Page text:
HC Deb 07 August 1896 vol 44 cc108-9

I beg to ask the Secretary to the Treasury, as representing the Postmaster General, can he explain upon what principle the Postmaster General is considering the propriety of giving gratuities to certain persons who assisted in extinguishing the recent fire in a mail van on the Great Northern Counties Railway, Ireland, seeing that the Post Office is in no way responsible for the fire by which the mail van was consumed; how many claims have been lodged with the Company or the Post Office, or both, for compensation in this case, and what is the aggregate sum claimed up to the present time; and, has the Post Office, and not the railway company, paid all or any of those claims; and, if so, will he explain on what grounds?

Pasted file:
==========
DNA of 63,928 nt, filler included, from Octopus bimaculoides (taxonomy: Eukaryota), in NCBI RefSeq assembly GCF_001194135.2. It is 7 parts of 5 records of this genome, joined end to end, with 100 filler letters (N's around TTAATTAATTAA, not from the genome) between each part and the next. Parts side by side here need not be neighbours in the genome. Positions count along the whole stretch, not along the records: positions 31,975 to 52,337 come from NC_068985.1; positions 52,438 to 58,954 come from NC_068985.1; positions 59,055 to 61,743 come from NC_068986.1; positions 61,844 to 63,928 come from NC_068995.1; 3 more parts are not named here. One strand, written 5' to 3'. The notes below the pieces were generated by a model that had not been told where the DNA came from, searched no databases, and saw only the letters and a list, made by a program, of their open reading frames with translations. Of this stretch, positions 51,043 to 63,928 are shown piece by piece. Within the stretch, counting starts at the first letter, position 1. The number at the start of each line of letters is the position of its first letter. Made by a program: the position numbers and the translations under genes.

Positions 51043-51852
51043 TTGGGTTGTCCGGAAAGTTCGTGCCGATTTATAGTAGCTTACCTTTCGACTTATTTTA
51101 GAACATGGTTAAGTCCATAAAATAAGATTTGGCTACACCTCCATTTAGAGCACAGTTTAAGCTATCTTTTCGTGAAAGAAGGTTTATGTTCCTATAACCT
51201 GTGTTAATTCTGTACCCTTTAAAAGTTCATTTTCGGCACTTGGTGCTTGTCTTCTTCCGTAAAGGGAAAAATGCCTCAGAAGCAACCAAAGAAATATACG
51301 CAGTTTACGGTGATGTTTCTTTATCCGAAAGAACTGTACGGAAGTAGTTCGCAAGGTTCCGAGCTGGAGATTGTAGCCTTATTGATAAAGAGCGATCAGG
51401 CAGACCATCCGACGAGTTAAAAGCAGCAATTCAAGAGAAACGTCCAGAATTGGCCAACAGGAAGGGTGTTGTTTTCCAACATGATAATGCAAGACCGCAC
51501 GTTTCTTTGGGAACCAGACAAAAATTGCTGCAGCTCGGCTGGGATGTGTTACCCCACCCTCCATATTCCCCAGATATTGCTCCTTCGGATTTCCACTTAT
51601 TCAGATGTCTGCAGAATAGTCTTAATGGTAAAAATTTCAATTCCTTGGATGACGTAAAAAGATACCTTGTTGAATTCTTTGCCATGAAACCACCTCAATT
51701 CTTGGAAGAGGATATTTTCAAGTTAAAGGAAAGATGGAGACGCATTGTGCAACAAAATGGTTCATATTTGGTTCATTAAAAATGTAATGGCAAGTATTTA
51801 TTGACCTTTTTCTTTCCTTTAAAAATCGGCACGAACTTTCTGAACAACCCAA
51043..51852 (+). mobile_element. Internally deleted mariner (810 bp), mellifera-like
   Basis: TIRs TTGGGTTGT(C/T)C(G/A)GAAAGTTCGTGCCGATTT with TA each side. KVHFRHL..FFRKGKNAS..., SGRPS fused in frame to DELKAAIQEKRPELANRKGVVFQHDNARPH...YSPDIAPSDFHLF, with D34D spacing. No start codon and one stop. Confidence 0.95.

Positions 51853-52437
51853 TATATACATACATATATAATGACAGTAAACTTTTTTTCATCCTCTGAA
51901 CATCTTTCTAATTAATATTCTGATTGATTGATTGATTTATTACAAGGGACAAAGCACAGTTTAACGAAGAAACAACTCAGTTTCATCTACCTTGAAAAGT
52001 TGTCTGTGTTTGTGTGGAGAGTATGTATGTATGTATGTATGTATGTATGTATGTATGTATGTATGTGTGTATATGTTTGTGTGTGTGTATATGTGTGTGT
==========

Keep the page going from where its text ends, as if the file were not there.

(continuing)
Should the Postmaster General decide to give some gratuity to the persons who assisted in extinguishing the fire in the mail van on the occasion referred to by the hon. Member, he will do so on the principle that it is desirable to encourage, efforts to save the mails I when in danger or to recover them if lost. About 50 claims have been lodged with the Postmaster General, and the aggregate amount may be roughly estimated at about £30. My right hon. Friend is not aware whether any separate demands for compensation have been made upon the railway company. The payments have been made by the Postmaster General in pursuance of the undertaking into which he has entered with the public to pay, as an act of grace, compensation for parcels and registered letters.